Today was my last day in Lithuania, and thanks to a late flight home I was able to fulfil one last wish before leaving.
The Ninth Fort might not be on everyone’s list of places to see, but one of my passions, if that’s the right word, is to try and understand what caused the turmoil in Europe during the 20th century. I have always had an interest in the two World Wars as well as the Cold War: The Ninth Fort is one of those places that is uncomfortable to visit, but one that has left a profound effect on me ever since.
I don’t know if things have changed, but at the time I was here there was very little information about the fort and how to get there – certainly not in English.
Even though it’s located on the outskirts of Kaunas at Sargenai, and quite a long bus ride to get there, it wasn’t as difficult to find as I thought it was going to be.
Before the outbreak of the First World War, Lithuania was part of the Russian Empire, and as relations deteriorated with Germany, it was decided to build Kaunas Fortress to protect its western border.
The Ninth Fort was part of this huge complex that surrounded the city covering an area of 25 square miles.
To learn more about the history of the fort there’s a museum housed in a soviet concrete monstrosity, which if they leave it as it is, could become part of the fort’s history itself in years to come.
To see the fort, I had to go to the museum whether I wanted to or not because that’s where you get the entry tickets from.
Several ‘Babushkas’ seemed to be running the show here, and I was instructed – not asked – to wait in the museum until someone could come and take the money. If nothing else, at least it gave me a chance to find out more about the fort.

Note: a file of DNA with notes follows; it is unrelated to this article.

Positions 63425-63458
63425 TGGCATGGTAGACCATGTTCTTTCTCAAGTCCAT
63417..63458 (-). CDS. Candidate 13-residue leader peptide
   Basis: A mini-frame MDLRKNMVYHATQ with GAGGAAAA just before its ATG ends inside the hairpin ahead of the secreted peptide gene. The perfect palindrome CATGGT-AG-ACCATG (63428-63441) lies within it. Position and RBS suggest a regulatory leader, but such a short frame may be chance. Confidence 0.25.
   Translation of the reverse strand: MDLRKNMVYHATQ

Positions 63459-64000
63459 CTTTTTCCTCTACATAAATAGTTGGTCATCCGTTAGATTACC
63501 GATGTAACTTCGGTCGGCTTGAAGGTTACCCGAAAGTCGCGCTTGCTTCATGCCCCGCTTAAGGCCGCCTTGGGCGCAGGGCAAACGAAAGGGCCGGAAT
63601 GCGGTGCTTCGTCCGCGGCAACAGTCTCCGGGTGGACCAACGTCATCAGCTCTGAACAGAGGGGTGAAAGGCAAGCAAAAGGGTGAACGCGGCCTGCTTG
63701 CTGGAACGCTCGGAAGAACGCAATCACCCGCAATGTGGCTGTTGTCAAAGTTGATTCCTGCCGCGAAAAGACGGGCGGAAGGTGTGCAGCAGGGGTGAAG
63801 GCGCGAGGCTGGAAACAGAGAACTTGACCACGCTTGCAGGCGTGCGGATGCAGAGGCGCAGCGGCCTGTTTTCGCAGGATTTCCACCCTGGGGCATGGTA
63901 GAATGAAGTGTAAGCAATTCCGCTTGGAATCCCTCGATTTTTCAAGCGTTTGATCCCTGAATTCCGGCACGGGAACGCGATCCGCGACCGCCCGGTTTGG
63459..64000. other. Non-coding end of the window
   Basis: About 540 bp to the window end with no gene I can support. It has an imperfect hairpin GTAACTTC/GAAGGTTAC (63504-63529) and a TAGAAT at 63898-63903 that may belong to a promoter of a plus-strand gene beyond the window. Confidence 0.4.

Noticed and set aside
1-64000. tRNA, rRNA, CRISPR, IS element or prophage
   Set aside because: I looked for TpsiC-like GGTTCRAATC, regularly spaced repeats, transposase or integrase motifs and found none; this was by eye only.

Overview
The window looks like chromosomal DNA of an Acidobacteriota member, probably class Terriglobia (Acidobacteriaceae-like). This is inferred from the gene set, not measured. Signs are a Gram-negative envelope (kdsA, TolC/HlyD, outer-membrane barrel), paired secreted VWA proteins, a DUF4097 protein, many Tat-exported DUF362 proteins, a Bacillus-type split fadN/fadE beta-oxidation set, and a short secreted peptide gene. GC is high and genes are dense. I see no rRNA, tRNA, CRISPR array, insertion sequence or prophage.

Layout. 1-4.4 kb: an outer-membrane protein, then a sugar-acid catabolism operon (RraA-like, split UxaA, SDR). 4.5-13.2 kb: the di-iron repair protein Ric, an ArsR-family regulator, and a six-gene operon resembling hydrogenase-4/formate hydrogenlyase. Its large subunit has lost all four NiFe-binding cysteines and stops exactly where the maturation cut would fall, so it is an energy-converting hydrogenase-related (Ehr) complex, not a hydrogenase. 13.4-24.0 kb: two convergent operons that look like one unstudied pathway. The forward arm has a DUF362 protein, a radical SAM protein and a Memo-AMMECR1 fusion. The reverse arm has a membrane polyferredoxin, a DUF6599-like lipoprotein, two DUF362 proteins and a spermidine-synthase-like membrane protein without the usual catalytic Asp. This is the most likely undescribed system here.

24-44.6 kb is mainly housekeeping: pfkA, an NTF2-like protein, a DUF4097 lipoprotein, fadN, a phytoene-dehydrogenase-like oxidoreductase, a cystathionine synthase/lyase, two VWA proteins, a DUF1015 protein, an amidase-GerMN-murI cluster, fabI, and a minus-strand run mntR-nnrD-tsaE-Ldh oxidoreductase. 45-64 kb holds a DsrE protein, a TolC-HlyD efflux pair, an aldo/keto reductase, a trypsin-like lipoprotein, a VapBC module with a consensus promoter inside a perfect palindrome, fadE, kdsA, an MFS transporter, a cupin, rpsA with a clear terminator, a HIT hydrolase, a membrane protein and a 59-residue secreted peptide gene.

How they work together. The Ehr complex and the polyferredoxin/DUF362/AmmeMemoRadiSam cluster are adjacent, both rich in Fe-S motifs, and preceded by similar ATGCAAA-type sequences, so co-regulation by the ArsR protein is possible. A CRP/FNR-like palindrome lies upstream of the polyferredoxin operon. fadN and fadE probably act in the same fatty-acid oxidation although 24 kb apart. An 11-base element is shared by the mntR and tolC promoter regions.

I was to learn that when WWI broke out it didn’t take long for the Germans to overrun the fortress – and Russia; but by the end of the war neither the Germans nor the Russians were in control of the country, but the Lithuanians themselves: The Germans had lost the war, the Russian Revolution had seen the end of the Tsars and Lithuania became independent again on February 16th 1918, but I was disappointed to learn that the Ninth Fort was used as a camp for political prisoners between the two world wars by the Lithuanians – but that was how life was back then I suppose.
The years between the two world wars were not easy for the new independent Lithuania (and too involved to discuss here), but the Molotov-Ribbentrop non-aggression pact between the Soviet Union and Germany saw Lithuania under Soviet control by June 1940, and the fort was used by the NKVD for their own political prisoners who ended up being transported to the Siberian Gulag forced-labour camps.
As we know, the pact didn’t last long, and the Nazis were in control a year later with the fort facing the darkest period in its history.
While I was checking all this stuff out, the Babushkas were back, but this time with a younger member of staff who could speak some English and who also appeared to have gone to a better charm school, but it was all very confusing and I’m still confused now as to what I paid to see and how much it cost, and I’m not even sure what I saw was what I paid for. See what I mean about being confused?
Whatever I paid it wasn’t a lot and worth every Lita, because I ended up with my own personal guide. It’s only possible to visit the fort with a guide and as I was the only English-speaking person around, I had to wait until they found someone who could take me on the tour. (If it had been left to the Babushkas, I would have been on the next bus back into town).
The pictures below are of the Fort.
While I was waiting for the guide I braced myself for what was to come: I had already been to several camps associated with the horrors of war and they’re not pleasant places to spend a few hours, even as a visitor, but I feel that everyone should try to visit somewhere like this just for the humbling experience alone.